The present study examined whether there is a difference in comprehension when reading from computer-based text versus reading from paper-based text and whether there is any benefit from the ability to take notes and highlight text while reading. In two experiments, students’ reading times and comprehension scores were compared between electronic text and paper text excerpted from a popular psychology textbook. In the first experiment, students were only allowed to read, while the second experiment allowed the use of highlighting and note-taking. The results revealed no significant difference in reading times and comprehension scores across conditions. More important, there was no significant difference in highlighting and note-taking across text formats. Overall, comprehension was poor and this may reflect highlighting and note-taking as ineffective or rather the type of behavior when engaging in these types of reading aids should be reconsidered. Alternatively, poor comprehension may have been a result of low motivation from participants.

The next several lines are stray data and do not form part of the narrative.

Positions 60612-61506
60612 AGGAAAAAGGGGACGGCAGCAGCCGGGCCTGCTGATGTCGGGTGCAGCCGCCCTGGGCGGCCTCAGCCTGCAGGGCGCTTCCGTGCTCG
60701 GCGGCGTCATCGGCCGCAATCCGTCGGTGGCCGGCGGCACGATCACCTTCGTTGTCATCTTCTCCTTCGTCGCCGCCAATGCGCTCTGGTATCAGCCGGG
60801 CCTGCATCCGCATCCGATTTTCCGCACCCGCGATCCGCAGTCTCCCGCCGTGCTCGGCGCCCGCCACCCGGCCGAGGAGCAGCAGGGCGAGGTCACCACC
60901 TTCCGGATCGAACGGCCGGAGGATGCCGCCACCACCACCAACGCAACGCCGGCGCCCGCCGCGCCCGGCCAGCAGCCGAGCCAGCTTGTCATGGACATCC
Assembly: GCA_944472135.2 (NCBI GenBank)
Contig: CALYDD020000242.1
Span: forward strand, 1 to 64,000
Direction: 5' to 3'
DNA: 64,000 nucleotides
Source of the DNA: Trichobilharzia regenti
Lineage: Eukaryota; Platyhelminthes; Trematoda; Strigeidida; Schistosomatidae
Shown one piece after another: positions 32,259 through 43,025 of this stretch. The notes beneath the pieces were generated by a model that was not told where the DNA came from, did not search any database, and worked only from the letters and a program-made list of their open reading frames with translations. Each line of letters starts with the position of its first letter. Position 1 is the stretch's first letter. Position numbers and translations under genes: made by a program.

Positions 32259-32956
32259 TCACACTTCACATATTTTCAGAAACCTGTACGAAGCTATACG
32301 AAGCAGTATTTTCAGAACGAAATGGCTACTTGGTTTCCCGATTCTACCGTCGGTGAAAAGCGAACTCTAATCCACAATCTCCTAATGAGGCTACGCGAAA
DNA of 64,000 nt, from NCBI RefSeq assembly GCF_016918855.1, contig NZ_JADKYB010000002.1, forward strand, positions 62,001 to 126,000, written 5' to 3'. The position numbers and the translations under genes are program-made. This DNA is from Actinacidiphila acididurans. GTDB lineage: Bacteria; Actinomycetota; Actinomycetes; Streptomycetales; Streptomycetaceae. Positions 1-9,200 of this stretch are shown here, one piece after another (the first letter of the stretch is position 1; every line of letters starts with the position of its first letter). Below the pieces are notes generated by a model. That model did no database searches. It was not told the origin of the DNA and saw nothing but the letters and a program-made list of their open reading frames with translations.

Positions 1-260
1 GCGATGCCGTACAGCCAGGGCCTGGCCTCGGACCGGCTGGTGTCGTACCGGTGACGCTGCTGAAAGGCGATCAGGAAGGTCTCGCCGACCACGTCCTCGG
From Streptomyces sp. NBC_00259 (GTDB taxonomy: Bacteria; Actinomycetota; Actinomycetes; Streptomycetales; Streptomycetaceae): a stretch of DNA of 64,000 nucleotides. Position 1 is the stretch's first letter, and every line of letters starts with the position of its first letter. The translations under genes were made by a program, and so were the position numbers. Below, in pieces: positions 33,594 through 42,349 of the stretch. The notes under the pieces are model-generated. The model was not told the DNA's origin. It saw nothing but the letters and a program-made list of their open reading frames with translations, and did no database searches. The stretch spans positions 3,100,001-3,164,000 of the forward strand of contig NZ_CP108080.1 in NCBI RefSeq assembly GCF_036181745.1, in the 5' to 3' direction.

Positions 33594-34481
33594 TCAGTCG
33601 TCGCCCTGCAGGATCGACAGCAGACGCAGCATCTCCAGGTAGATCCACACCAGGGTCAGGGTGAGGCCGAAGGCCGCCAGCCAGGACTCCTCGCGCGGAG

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• The purpose of the current study was to compare reading comprehension based on paper text versus electronic text when given the option to highlight or take notes.
• In two experiments, participants read a chapter from a popular introductory psychology textbook followed by a set of comprehension questions drawn from the publishers supplied database. In both experiments, half of the participants read from a traditional textbook and half read on a desktop computer. In Experiment 1, participants were only allowed to read and in Experiment 2, they could highlight the text and take notes.
• The findings demonstrated no difference in terms of comprehension regardless of the format of the text or if given the option to highlight and take notes.
• The results of the current study are informative when recommending the type of text format. They should not be taken as a recommendation to not take notes or highlight, but rather the method of taking notes and highlighting should be considered while reading.
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Leonard, S., Stroud, M.J. & Shaw, R.J. Highlighting and taking notes are equally ineffective when Reading paper or eText. Educ Inf Technol (2021). https://doi.org/10.1007/s10639-021-10448-9